Thursday, January 14th, 2010

Cloud in the Enterprise: Continuing the Discussion

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A few days ago, our friends at TechCrunch ran a post I wrote titled “The Coming Tornado: Cloud in the Enterprise.” In it, I explain why cloud-based services will tip for large businesses over the next two years, unleashing a “tornado” of change in enterprise IT. Maturing platforms, increasingly web-savvy knowledge workers, and compelling pricing are all driving adoption of the cloud and with it, a new, more strategic role for IT. Security concerns and fears of of relinquishing control of data are the final major hurdles to mainstream business IT embracing cloud platforms.

Based on the ensuing comments, it’s clear that this topic is hot one (at least to the TechCrunch audience). Some readers agree that the cloud is ripe for enterprise adoption, while others think I’m a little nuts to make such a claim. People on both sides of the argument made some very compelling, thoughtful points, a few of which are worth addressing in greater detail here (comments are paraphrased):

What about security and downtime? It’s too risky for large corporations to relinquish their data.
Security and downtime are serious concerns whether you’re dealing with the cloud or on-site services. But think about it this way: a cloud vendor’s very existence hinges on its ability to protect data and have as little server downtime as possible – it’s our primary competency. Whereas maintaining servers is just one of the many responsibilities of a typical IT department, it is absolutely integral to a cloud company’s business. This isn’t to say that businesses should just “trust” the cloud – transparency is essential and there are certifications audited by third parties that detail how a SaaS provider is keeping data secure. Many large SaaS providers today are SAS70 certified, which includes regular auditing by third parties on all aspects of security – from network firewalls to authentication policies to procedures for employee termination (Box is currently undergoing SAS70 certification).

Storing business data in the cloud requires rethinking security, and we’re seeing a lot of innovative IT professionals begin to embrace this new approach, which in turn frees them up to focus on more strategic technology initiatives. Our Box.net customers range from small businesses to Fortune 500 companies, all of whom see view Cloud Content Management as a more valuable, productive and secure way to manage their content.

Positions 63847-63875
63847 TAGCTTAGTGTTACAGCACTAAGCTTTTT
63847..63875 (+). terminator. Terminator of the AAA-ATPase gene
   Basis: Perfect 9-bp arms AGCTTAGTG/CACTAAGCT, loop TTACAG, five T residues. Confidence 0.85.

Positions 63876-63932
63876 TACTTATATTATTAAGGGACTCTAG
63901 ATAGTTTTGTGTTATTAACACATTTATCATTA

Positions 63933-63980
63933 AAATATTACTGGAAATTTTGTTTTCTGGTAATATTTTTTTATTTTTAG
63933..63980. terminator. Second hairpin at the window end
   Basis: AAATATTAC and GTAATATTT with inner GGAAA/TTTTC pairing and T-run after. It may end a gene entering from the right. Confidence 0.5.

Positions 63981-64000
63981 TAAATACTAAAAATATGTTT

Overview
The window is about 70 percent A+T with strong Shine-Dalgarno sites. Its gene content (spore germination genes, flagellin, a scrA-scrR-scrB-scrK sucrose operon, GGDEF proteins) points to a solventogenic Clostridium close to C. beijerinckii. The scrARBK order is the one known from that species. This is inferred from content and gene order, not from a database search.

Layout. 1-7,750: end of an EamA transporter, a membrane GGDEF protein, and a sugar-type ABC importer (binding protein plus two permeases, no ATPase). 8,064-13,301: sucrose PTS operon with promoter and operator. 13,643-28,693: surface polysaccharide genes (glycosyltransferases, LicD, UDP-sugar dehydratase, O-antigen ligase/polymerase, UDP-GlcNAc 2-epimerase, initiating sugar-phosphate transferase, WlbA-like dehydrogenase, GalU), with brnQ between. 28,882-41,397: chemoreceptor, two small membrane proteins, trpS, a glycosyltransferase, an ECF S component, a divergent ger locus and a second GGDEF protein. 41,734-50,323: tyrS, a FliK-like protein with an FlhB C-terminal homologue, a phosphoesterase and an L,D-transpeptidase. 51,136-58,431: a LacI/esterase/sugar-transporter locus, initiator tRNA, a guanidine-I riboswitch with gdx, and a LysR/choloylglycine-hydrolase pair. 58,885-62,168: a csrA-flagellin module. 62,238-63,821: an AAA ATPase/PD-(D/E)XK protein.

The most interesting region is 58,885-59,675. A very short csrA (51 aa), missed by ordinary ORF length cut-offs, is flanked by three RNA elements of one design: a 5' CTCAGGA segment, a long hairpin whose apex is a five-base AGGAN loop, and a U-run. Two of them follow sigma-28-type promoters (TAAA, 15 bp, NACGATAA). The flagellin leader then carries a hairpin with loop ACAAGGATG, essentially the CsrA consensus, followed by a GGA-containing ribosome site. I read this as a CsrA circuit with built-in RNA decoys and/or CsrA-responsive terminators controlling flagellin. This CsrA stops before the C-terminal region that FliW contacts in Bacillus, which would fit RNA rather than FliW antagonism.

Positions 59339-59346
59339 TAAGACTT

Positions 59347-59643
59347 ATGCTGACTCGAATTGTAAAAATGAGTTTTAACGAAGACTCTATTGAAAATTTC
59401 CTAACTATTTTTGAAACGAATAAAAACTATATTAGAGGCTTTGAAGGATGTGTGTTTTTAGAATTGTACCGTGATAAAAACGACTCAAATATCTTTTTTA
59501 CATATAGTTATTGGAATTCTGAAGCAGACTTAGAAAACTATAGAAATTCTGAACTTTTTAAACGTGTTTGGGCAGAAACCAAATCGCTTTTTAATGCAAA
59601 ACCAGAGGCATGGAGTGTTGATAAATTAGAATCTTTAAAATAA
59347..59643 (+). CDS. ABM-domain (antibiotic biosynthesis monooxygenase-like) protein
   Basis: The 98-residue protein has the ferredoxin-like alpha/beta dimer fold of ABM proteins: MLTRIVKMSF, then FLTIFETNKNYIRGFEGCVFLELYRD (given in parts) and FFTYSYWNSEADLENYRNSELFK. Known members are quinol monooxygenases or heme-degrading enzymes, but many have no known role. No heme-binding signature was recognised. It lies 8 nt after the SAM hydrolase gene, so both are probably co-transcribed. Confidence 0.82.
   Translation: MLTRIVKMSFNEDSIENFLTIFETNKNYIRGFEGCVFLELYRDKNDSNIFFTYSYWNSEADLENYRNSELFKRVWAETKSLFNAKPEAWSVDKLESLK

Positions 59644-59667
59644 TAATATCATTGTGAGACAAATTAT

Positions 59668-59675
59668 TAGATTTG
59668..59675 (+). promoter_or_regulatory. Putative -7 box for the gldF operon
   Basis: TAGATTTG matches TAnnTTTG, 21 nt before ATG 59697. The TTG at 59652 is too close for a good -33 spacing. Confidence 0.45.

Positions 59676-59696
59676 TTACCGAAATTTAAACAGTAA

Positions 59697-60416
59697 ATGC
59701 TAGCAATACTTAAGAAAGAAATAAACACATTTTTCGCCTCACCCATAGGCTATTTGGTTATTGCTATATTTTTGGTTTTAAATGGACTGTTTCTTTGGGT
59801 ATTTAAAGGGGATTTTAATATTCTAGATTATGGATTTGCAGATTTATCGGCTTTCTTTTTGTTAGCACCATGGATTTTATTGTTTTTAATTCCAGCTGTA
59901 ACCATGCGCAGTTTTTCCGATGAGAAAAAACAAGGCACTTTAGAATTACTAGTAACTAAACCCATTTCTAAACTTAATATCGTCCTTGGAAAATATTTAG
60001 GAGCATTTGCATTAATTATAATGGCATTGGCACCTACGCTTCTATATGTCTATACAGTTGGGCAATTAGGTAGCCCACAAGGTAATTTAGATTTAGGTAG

Won’t the future of Enterprise IT will be a mix of cloud-based solutions and on-site data services?
I’m not proposing that every single business application or process will be in the cloud – some may make more sense to keep on-site, at least in the foreseeable future. But there are a vast number of cloud-based services that offer significant advantages over traditional enterprise software – we have customers that run their entire businesses in the cloud, using a combination of Google Apps, salesforce.com, WordPress.com, SuccessFactors, and many others. Most of these customers are small businesses, but as these platforms continue to mature this approach is fast becoming a reality for larger enterprises as well. And a serious perk of using cloud-based platforms is that they’re far easier to integrate – whereas traditional enterprise software integrations are tedious, requiring significant IT time and even consultants for systems integrations, cloud services take an open platform approach, making integrations seamless and more effective.

Is the Cloud really ready to tip in the next few years? Isn’t a five to ten-year timeframe more realistic?
By no means will all businesses move to the cloud in the next few years, but we will see a significant surge in cloud adoption by mainstream businesses, with competitive advantage going to the early adopters. Small and medium businesses have largely been the first to embrace the cloud, drawn by the cost efficiencies of web-based solutions. The cloud will tip when this trend extends to the enterprise, and we’re already beginning to see significant traction with large-scale deployments of Google Apps and the dominance of Salesforce as a CRM solution. At Box.net, our top ten deals of 2009 were with name brand companies, and our enterprise revenue increased 535%. Cloud platforms are maturing at a rapid rate, and as they do, adoption will accelerate.